Remove the meat from the mussels, chop roughly and mix with the roasted and chopped red peppers and the toasted brioche. Place this in a low-sided container and spread out evenly. Stir in 300ml of the shellfish stock so it is well incorporated, and let this soak for 30 minutes at room temperature.
Cook the remaining 200ml of reserved stock down to reduce by half so it is thicker. Add a teaspoon of butter to glaze. Just before serving, season with orange and lemon juice.
Heat a non-stick pan and add a tablespoon of butter. Let it brown slightly before adding the chopped prawns and cook for 10 seconds before adding in the bread mixture. Fry this gently until crispy around the edges but still quite soft in the middle. Be careful not to overcook the prawns! Re-season to taste with lemon juice, orange juice and salt, and set aside.
BABY CARROTS16-20 baby carrots, scrubbed clean. Remove the green tops, wash them carefully and pick into small sprigs to use as a garnishWater for blanching1tbsp unsalted butterMaldon sea salt
Blanch the carrots (without the tops) into a large pot of boiling, well-salted water until cooked but still crunchy. Drain and refresh in iced water to stop them cooking further, then drain again until dry.
Just before serving, gently heat the carrots in a shallow pan with some butter and salt, taking care not to let the butter or carrots brown.
Place a large spoonful of the bread pudding on four hot plates and add the sliced pork and the carrots. Sauce the plate with the reduced stock and garnish with the carrot tops.
Mr Searley was previously head chef at Bistrotheque in East London and developed his cooking ethos at Paternoster Chop House in the City of London. He is now head chef at The Quality Chop House – a restaurant that works with small producers for high-quality, seasonal ingredients. First founded in 1869, and reopened in November 2012, the “dining room, wine bar and butcher” seeks to replicate the feel of the original site while adding its own modern take on a menu that changes twice a day to keep up with seasonality.
“A rib of beef is one of the best cuts. It can be expensive, but it feeds a lot of people. You’re getting different tastes and textures from one cut – the eye of the meat is really tender, you have the fat surrounding the eye, the chain [the long, ropy connective tissue] will cook a little bit further, and you have the crispy fat on top. You can just stick the beef in the oven and forget about it, do the remoulade ahead of time and the mushrooms cook quickly. The chips are the hardest thing to do but they deliver on flavour – trust me. I think it’s important to spoil yourself at Christmas. You can be generous with this – the accompanying dishes make it very convivial, and it’s unpretentious.”
Ingredients (serves six)
12-HOUR ROAST RIB OF DEXTER BEEF1 3-boned rib of beef (around 3kg)Sea saltFreshly milled black pepper1 large onion1 large carrot ½ garlic bulbSprig of thyme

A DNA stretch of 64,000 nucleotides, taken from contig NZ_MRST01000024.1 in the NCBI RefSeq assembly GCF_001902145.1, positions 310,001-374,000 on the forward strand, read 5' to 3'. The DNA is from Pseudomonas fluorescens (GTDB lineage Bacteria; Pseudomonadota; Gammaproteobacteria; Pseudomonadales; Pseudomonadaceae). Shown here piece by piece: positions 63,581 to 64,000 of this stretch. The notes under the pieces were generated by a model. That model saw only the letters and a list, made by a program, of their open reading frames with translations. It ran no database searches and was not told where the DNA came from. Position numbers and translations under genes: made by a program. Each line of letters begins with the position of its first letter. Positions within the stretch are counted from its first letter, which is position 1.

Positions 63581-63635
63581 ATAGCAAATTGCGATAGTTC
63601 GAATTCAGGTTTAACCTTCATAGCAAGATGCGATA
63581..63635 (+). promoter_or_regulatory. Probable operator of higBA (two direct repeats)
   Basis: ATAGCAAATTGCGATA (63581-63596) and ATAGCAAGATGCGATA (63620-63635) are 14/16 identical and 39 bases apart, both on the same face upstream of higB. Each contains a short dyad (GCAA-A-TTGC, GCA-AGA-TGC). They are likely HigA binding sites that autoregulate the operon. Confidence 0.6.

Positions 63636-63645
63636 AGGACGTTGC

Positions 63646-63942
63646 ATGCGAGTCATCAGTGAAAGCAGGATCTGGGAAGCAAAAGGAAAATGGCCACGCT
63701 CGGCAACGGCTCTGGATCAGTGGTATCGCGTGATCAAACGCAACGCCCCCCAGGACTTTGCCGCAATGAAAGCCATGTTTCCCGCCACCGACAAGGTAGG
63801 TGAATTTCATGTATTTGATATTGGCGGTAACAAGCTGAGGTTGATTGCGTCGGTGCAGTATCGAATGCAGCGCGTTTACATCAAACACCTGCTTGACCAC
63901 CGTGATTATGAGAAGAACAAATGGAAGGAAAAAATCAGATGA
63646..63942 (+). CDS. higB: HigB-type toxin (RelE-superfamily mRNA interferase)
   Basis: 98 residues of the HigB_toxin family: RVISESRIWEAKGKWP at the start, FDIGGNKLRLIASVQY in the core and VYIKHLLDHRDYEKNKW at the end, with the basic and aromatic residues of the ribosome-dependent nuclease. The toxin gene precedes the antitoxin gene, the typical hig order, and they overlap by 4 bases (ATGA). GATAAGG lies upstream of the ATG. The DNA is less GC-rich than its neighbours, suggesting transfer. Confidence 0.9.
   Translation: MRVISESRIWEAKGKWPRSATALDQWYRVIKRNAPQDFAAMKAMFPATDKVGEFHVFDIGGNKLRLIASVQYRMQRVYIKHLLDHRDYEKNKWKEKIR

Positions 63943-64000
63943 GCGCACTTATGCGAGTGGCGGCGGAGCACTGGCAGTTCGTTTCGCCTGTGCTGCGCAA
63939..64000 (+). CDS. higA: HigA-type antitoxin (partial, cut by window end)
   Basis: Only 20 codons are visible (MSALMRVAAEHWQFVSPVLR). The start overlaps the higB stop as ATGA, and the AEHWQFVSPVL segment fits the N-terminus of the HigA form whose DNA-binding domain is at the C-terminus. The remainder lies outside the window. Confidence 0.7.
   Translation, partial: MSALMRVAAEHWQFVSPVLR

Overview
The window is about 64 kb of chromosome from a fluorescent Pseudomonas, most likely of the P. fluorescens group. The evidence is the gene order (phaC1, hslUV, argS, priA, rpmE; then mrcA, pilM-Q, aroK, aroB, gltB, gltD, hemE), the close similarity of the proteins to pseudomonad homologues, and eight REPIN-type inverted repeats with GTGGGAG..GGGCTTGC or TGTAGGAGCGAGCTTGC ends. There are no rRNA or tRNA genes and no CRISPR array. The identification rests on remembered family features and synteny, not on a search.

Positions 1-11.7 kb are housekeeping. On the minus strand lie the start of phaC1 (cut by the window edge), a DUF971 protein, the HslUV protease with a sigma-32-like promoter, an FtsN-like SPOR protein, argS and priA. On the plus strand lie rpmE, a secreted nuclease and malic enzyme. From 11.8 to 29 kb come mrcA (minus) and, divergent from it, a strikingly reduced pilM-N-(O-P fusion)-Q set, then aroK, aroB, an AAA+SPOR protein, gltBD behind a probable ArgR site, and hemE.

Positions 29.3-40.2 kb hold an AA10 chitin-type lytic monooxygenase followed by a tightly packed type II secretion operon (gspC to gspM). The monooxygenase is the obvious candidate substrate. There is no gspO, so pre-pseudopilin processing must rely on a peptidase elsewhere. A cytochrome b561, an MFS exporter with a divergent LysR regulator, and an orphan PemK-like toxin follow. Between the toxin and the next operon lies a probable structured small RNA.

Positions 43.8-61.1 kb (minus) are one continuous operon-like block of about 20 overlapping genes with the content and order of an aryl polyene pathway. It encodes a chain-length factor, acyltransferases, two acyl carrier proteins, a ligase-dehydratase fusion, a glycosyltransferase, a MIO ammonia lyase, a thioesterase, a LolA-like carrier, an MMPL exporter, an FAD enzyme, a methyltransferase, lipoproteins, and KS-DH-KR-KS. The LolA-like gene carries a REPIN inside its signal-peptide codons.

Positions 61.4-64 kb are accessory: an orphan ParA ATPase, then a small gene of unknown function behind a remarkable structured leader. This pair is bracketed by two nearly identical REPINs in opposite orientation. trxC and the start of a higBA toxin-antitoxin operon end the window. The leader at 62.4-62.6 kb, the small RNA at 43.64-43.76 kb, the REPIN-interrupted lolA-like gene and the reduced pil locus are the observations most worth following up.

Ask your butcher to chine the rib for you. This will make it easier to carve later on.
Score the fat in a criss-cross fashion and season generously with sea salt and freshly milled black pepper. Transfer to a cold and dry (no oil) pan on a low-to-medium heat. Once the fat has started to render you can turn it up to a medium heat. This should take about five to 10 minutes or until the fat is golden brown all over.
Brown both sides of the beef, remove from the pan and throw in some roughly cut onions, carrots, garlic and thyme. Sit the beef on top of the vegetables and cook at 58°C for 12 hours. Carve into even slices.
CONFIT POTATOES1kg King Edward potatoes300ml beef dripping20g salt
Peel, wash and slice the potatoes as thinly as possible, then mix with the dripping and salt. Line a tray (around 20 x 20cm and 8cm deep) with parchment paper. Begin to layer the potatoes on top of each other, keeping it all as flat as possible.
Once the potatoes are all used, top with parchment paper and bake at 120°C for approximately three hours or until the potatoes are completely cooked through.
Sit a same-sized tray on top of the potatoes and add some heavy weights. Chill in the fridge overnight. Remove from the tray and cut into 1cm chips.
When you are ready to serve the beef, fry the confit potatoes at 180°C for four to six minutes. Season with salt.
WILD MUSHROOMS AND CHICKEN LIVER PARFAIT250g girolle mushrooms250g trompette mushrooms250g chanterelle mushrooms250g chestnut mushrooms 2 large shallots, finely diced Olive oilButter100ml dark chicken stock 50ml red wine100g chicken liver parfait (can be purchased in The Quality Chop House shop)
Add the mushrooms and shallots to a hot pan with some olive oil and butter. Stir fry for a couple of minutes, add the chicken stock and red wine, quickly reduce by half and serve with a large spoonful of parfait.
CELERIAC REMOULADE, COBNUTS AND CHICKWEED1x medium celeriac 250g mayonnaise 100g crème fraîche50g Dijon mustard50g wholegrain mustard 100g cobnuts (or hazelnuts)50g chickweed (or watercress)Olive oilPinch of salt and a squeeze of lemon
Peel, thinly slice and shred the celeriac into thin strips. Mix together with the rest of the ingredients, except the nuts and chickweed. Toast the hazelnuts and sprinkle over the remoulade. Wash the chickweed, lightly dress with olive oil and salt, and add to the remoulade.
Finally, bring all the elements together. Remove the bones from the beef and carve into even slices, and transfer the remoulade to a serving bowl. Ensure the confit potatoes and mushrooms are piping hot and correct the seasoning if necessary.